The Tour Engine/Compressor and Combustor Seperated

Here are two quotes from the article.
Photo 1/15   |  This Tour Engine prototype, based on two large Briggs & Stratton engines, shows the compressor cylinder at the 9 o’clock position. The crossover valve mechanical cam is at 12 o’clock (since the valve actuation opens and closes within 40 to 50 degrees, it helps to have a big one). At the 3 o’clock position is the combustion cylinder, and at 6 o’clock is the hydraulic pump used for loading the engine during testing.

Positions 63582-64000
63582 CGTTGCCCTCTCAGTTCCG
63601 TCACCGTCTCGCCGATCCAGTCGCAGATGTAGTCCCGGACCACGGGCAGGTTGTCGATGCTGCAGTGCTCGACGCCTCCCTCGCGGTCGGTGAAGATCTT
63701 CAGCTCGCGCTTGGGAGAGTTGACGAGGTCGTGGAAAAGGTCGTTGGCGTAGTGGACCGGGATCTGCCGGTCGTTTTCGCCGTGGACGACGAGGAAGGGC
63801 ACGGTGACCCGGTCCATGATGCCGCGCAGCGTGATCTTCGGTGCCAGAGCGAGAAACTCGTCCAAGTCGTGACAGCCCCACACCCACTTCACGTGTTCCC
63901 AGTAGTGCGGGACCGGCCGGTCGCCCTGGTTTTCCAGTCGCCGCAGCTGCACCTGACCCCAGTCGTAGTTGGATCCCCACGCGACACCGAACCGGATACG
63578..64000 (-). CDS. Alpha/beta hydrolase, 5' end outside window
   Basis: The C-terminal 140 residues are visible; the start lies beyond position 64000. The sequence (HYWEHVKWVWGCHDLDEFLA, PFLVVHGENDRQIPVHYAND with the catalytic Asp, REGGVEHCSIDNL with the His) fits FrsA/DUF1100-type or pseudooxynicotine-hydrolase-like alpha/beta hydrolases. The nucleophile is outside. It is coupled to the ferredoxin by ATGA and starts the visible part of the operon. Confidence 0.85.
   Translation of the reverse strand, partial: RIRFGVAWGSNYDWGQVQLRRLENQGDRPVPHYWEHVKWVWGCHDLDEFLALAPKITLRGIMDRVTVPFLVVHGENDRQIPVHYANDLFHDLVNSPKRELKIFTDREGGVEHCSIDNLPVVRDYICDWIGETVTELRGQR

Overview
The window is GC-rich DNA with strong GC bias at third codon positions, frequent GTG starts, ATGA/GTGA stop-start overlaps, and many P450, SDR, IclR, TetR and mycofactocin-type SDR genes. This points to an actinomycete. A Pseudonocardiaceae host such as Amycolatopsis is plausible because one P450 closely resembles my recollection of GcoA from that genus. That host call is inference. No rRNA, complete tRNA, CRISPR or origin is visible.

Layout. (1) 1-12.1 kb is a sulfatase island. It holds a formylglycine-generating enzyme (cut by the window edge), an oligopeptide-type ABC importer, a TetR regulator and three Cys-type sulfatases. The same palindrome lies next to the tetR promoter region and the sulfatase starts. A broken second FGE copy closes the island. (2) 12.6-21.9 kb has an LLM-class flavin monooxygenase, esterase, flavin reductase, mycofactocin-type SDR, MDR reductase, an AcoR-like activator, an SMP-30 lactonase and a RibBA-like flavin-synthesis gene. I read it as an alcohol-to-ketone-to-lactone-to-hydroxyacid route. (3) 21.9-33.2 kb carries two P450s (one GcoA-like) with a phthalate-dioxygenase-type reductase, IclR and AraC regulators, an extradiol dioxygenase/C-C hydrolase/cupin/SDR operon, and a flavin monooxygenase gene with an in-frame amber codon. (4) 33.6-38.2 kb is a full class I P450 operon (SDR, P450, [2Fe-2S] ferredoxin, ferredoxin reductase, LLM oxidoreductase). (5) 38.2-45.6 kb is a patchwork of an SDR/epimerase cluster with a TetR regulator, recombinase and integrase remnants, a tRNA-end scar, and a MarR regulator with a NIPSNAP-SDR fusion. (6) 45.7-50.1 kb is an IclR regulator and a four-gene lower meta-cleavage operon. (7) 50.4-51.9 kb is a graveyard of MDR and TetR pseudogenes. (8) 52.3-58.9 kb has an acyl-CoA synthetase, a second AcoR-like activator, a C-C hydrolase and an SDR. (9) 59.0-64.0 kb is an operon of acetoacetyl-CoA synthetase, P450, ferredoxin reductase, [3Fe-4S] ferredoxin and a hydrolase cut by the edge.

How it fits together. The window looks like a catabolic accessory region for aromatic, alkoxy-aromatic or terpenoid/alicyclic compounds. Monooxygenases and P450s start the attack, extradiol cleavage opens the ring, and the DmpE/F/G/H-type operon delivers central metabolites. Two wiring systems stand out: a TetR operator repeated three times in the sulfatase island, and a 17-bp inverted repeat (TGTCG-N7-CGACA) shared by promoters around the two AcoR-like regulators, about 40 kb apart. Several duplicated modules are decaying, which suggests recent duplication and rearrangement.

Photo 3/15 | By separating the traditional combustion cycles, the Tour Engine design means the compressor cylinder no longer needs to be cooled to produce dense air. A single and direct crossover valve regulates the air going from the compressor to the combustor. Furthermore, the compressor cylinder’s volume is about a third smaller than the combustion cylinder. This means less work to compress the air and more room to expand the combusted gases—this allows for more work on the piston. It also means the combustion cylinder is cooled as a result of the increased expansion—just as Rudolf Diesel intended.

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